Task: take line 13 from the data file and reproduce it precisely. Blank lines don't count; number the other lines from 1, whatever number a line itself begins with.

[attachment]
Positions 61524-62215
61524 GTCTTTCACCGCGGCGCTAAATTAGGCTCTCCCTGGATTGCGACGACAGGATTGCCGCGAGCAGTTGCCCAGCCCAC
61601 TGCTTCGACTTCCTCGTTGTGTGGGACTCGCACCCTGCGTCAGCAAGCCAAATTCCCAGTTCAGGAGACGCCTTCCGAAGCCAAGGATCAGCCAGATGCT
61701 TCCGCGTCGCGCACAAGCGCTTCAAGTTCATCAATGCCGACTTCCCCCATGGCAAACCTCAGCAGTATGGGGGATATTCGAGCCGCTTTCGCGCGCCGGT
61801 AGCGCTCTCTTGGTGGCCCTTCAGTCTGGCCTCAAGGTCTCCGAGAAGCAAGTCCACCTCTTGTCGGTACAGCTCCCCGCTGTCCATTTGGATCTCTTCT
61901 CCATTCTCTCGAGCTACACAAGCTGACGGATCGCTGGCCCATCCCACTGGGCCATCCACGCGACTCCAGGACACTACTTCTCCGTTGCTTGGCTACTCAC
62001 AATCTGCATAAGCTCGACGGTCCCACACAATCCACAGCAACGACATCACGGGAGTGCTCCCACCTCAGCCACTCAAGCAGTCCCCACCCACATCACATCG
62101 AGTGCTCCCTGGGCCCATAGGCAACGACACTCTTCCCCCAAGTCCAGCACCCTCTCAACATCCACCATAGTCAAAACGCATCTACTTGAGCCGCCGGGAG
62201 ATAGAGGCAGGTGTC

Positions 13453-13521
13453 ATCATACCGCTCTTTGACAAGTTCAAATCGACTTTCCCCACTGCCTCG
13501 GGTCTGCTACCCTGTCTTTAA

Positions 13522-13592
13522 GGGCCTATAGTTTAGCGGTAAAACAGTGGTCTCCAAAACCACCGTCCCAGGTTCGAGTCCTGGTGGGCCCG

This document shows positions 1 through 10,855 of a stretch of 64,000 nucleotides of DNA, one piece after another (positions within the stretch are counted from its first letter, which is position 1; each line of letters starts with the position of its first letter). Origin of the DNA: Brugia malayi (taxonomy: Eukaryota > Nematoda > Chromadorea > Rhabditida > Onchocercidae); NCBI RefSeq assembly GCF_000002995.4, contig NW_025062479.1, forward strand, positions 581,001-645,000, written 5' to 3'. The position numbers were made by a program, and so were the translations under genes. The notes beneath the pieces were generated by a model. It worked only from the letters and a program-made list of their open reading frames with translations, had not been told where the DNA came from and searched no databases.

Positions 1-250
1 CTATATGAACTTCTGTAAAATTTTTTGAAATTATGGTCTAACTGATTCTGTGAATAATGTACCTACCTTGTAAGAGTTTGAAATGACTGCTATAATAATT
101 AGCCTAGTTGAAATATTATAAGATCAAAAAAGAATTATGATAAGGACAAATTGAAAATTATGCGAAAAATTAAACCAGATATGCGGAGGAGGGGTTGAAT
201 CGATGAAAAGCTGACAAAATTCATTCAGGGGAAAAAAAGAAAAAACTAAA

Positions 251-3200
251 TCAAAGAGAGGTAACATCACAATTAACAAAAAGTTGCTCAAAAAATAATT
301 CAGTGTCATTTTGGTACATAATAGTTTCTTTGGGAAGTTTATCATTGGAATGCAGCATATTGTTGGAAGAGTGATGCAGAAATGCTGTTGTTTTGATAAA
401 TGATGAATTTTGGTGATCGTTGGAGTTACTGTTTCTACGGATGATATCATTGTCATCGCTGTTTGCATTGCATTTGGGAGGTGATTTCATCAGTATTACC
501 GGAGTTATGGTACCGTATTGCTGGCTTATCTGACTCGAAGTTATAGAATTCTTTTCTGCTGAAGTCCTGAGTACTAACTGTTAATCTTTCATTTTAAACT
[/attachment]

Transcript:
Positions 13522-13592